Houston Methodist. Leading Medicine

Ankle FAQ

Question:

I'm scheduled to have an ankle fusion next week. The surgeon I'm seeing didn't answer all my questions today. He says "don't overthink this." But I would still like to know what kind of problems I could potentially run into after surgery. I did read the patient disclosure form with all the usual blood clots that can kill you kind of stuff. What about the actual ankle? Will it work? Will I be better?

Answer:

When ankle pain from osteoarthritis is severe, function is low, and conservative care isn't helping, surgeons turn to a fusion procedure known as an arthrodesis. There are two ways to do this surgery: open ankle and arthroscopic. As the names suggest, open ankle involves large incisions. Arthroscopy can be done with tiny incisions or just puncture holes where the scope is inserted into the joint. Naturally, the question arises: which technique works better? Which one is preferred when measured by improvement in pain levels, function, and costs (hospital stay)? Perhaps you discussed some of these details with your surgeon. It is likely you will have another chance to ask a few more questions either during the pre-operative exam (unless this was it) or the day of the surgery. Most of the time, patients do sail through this procedure. Whether performed arthroscopically or with an open incision, the rate of problems or complications is fairly equal between the two groups. According to a recent study from Canada comparing results of ankle arthrodesis when done arthroscopically versus open incision, 60 patients (30 in both groups) all improved significantly. The arthroscopic group did show even greater improvement (statistically better) compared with the open incision group. And the arthroscopic group was in the hospital on average 1.2 fewer days. There was no difference between the groups in terms of length of time (number of minutes) to do the surgery or quality of alignment of the bones (as viewed on X-ray). The number and type of complications (e.g., nonunion of the bone, delayed wound healing, painful hardware that had to be removed) were also the same between the two groups. The authors concluded that surgical treatment for end-stage osteoarthritis of the ankle can be safely done arthroscopically. Compared with open incision procedures, arthroscopic arthrodesis provides better overall results faster and without an increase in postoperative problems or complications. Previous studies reported difficulty correcting a particular ankle deformity (coronal plane deformity) using arthroscopic techniques. But these surgeons say it's just a matter of repositioning the talus bone in the ankle to restore normal alignment and that can be done arthroscopically as well. David Townshend, MBBS, FRCS(Orth), et al. Arthroscopic Versus Open Ankle Arthrodesis: A Multicenter Comparative Case Series. In The Journal of Bone and Joint Surgery. January 16, 2013. Vol. 95A. No. 2. Pp. 98-102.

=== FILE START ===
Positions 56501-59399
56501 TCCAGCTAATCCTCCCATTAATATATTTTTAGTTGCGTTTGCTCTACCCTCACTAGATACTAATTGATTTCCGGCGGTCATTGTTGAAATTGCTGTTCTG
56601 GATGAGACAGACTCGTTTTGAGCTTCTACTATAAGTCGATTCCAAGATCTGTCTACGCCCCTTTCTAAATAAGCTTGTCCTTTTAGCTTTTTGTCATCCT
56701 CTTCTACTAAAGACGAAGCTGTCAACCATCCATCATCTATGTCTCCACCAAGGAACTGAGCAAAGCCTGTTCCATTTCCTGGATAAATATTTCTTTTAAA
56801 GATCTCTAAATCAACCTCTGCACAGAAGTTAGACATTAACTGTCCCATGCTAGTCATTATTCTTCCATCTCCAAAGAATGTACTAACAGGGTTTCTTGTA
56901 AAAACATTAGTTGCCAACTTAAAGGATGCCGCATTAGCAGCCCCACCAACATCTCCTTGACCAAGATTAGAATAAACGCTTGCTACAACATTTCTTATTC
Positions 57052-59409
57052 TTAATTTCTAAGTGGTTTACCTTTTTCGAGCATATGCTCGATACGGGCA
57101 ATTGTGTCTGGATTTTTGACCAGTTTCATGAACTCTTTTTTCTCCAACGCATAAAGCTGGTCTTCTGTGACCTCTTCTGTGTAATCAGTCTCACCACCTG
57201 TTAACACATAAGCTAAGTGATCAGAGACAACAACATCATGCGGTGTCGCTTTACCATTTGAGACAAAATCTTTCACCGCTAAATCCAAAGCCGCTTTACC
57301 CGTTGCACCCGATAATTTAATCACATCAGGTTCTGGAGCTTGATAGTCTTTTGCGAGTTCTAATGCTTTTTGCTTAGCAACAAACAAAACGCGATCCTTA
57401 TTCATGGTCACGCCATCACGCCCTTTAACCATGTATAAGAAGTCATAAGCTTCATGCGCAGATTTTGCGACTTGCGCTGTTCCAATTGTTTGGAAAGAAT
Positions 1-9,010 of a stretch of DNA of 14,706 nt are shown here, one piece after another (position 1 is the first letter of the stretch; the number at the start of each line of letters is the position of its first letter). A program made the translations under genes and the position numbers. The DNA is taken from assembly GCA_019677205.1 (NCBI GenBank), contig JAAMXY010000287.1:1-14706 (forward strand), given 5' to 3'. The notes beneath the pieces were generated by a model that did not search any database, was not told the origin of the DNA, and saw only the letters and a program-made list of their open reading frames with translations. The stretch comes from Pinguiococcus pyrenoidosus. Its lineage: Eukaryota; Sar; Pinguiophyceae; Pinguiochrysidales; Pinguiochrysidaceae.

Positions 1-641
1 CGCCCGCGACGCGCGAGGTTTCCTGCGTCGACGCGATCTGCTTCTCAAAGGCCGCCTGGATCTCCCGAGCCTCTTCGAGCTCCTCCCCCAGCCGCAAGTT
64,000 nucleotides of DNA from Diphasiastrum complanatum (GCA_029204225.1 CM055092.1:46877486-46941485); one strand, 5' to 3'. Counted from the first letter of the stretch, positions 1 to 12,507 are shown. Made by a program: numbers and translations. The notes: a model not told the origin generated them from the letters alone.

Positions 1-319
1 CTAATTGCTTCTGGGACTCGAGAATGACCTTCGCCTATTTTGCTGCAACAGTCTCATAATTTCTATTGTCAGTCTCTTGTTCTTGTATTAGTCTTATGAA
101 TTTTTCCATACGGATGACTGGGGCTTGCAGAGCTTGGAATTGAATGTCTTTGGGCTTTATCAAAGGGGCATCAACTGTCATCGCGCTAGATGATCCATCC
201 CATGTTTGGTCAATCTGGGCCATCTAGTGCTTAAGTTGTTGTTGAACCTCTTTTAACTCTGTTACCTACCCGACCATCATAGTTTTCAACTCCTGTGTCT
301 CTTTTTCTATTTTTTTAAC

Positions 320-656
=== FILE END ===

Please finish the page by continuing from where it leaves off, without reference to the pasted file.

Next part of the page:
*Disclaimer:* The information contained herein is compiled from a variety of sources. It may not be complete or timely. It does not cover all diseases, physical conditions, ailments or treatments. The information should NOT be used in place of visit with your healthcare provider, nor should you disregard the advice of your health care provider because of any information you read in this topic.
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